The cause for beatification and her first miracle

Already at her death the young mother was well known for her virtues. Many people attended her funeral Mass. People spoke freely of her kindness and charity and her fame did not cease when she was placed in the tomb of the little cemetery of Mesero. People continued to talk about her and speak about the way she lived an extraordinary virtuous life.

Several months after her death in December 1962, the civil provincial administration of Milan presented Gianna’s family with a gold medal in her memory. Talk of her holiness continued to spread and in 1972 Cardinal Giovanni Colombo of Milan, having received a favourable opinion of the Bishops Conference of Lombardy, promoted the cause for her beatification and requested the compilation of informative documents and records. This was the beginning of a long and extensive investigation that is undertaken in every cause for sainthood.

On 28 April 1980, Cardinal Carlo Maria Martini, the newly appointed Archbishop of Milan, with the approval of Pope John Paul II, officially introduced the cause for beatification of the servant of God Gianna Beretta Molla.

The official miracle required for Gianna’s beatification took place in her brother Father Alberto’s Hospital in Brazil. Mrs Lucia Silva Cirilo was hospitalized in October 1977 due to an infection following a caesarean delivery with a stillborn child.

The physician’s diagnosis was worrisome; the patient needed to be moved to another hospital equipped for a very difficult operation. The doctors’ worries came to the attention of a nursing sister who prayed and asked others to pray to Gianna for this woman’s healing.

Against all expectations, the following day the physician observed that the patient had healed fully and completely. Not only was it no longer necessary for her to be moved with a long and difficult trip to another hospital, she was in fact able to go home perfectly healed.

The touching story of Gianna Beretta Molla spread quickly throughout the entire world. On 24 April 1994, during the International Year of the family, Pope John Paul II beatified Gianna Beretta Molla in St. Peter’s Square in Rome. Pope John Paul said that her witness was a hymn to life.

The second miracle and the canonisation

Ten years after the beatification, Gianna’s second miracle took place again in Brazil: Elisabete Comparini from Franca Brazil, was found to be carrying a baby without amniotic fluid. She was told the chances of her baby’s survival was little to none. Elisabete prayed to Blessed Gianna and decided to carry the baby to term. In the end, mother and child survived and she was able to give birth to a healthy baby.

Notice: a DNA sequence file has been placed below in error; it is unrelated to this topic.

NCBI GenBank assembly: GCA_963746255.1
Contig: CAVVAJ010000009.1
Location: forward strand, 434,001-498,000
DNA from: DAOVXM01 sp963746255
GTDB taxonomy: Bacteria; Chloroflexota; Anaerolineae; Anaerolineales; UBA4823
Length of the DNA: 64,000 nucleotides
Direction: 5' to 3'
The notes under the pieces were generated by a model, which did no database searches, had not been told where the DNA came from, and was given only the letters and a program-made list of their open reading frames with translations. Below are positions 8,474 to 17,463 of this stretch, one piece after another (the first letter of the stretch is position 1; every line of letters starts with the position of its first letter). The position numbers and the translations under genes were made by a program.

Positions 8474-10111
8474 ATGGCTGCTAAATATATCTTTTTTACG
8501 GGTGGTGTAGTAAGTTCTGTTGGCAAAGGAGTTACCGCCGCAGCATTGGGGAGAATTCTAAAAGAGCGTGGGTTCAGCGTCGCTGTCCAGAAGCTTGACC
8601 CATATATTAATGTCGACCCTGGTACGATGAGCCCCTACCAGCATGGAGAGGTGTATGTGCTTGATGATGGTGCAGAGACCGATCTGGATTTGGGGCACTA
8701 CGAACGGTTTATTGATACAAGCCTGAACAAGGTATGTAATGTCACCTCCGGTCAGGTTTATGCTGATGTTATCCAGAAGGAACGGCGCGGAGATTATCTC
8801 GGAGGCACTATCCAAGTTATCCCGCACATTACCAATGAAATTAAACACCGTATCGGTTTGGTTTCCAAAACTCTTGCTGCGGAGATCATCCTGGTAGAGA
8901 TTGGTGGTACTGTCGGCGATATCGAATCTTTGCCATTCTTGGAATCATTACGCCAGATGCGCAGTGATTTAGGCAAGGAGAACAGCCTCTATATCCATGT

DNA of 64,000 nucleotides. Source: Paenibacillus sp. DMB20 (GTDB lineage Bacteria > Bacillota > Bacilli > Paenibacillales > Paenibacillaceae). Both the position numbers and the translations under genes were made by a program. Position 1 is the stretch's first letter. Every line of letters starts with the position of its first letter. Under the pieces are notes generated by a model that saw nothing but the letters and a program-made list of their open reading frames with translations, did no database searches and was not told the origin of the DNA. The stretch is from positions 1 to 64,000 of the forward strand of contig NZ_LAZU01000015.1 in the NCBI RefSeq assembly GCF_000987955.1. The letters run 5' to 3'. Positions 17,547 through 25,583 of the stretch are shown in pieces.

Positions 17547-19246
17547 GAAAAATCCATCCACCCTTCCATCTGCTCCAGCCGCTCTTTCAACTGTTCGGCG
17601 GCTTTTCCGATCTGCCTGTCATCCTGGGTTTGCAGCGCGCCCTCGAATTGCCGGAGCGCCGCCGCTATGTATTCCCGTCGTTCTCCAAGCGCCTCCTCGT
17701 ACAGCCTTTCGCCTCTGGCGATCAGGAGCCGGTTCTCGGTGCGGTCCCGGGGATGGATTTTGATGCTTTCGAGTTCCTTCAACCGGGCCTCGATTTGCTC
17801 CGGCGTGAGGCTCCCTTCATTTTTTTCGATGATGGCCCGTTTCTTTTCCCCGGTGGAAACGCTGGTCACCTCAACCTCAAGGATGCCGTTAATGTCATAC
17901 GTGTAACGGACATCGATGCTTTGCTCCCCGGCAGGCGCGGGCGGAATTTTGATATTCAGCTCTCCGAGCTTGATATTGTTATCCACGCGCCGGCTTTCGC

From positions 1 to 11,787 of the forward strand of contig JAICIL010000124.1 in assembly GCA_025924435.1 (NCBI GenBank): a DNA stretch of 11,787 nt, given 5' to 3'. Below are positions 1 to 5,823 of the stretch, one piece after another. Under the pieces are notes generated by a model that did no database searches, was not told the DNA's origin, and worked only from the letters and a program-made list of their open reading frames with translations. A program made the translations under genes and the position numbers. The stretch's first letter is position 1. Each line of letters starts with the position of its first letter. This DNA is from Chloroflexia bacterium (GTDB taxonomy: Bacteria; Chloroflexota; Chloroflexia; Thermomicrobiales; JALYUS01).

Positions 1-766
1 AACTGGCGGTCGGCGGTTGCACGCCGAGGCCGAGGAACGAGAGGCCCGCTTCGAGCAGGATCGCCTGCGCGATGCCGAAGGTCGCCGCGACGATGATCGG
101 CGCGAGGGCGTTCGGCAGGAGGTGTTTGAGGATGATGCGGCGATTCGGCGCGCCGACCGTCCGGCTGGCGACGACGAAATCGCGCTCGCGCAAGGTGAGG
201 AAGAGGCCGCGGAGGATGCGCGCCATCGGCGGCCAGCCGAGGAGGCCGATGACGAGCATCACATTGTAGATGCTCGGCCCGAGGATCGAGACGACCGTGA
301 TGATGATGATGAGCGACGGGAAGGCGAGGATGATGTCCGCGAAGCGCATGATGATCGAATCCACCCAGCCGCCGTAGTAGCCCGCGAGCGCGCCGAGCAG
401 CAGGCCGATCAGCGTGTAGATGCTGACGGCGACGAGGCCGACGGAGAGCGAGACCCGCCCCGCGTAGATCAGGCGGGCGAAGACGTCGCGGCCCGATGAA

The designs of Providence wished that both miracles required for her beatification and canonisation would come from Brazil.

On 16 May 2004, Pope John Paul II canonized Gianna Beretta Molla, saying to the Church: “She is a model of virtue, holiness, motherhood, professionalism and devotion; a simple, but more than ever, significant messenger of divine love”.

What is unique about Gianna’s story is that at both her beatification ceremony in 1994 and her canonization ten years later in 2004, her husband Pietro and three of the four children (the third daughter died in childhood) were sitting in the front rows in St. Peter’s Square to witness an extraordinary moment in their family and in the life of their church and making this the first time a husband witnessed his wife’s canonisation.

Gianna Beretta Molla was the last Saint proclaimed by Pope John Paul II.

A lover of life

Gianna was truly a lover of life from its earliest moments of conception until natural death. She witnessed to the Gospel and everyday life as a young person, a bride, a mother and a doctor. As a young doctor she specialized in paediatrics but had a concern for all people whose lives were diminished in any way by suffering.

Gianna Molla continues to remind the Church and the world of the necessity of a consistent ethic of life from the earliest to the final moments of human life.

Following the Gospel example of Jesus, Gianna gave herself entirely generating a new life.

Saint Gianna Beretta Molla is the patron saint of mothers, physicians and unborn children.

Her life prayer

Jesus, I promise You to submit myself to all that You permit to befall me, make me only know Your will.  My most sweet Jesus, infinitely merciful God, most tender Father of souls, and in a particular way of the most weak, most miserable, most infirm which You carry with special tenderness between Your divine arms, I come to You to ask You, through the love and merits of Your Sacred Heart, the grace to comprehend and to do always Your holy will, the grace to confide in You, the grace to rest securely through time and eternity in Your loving divine arms. Amen.

St. Gianna Molla, pray for us!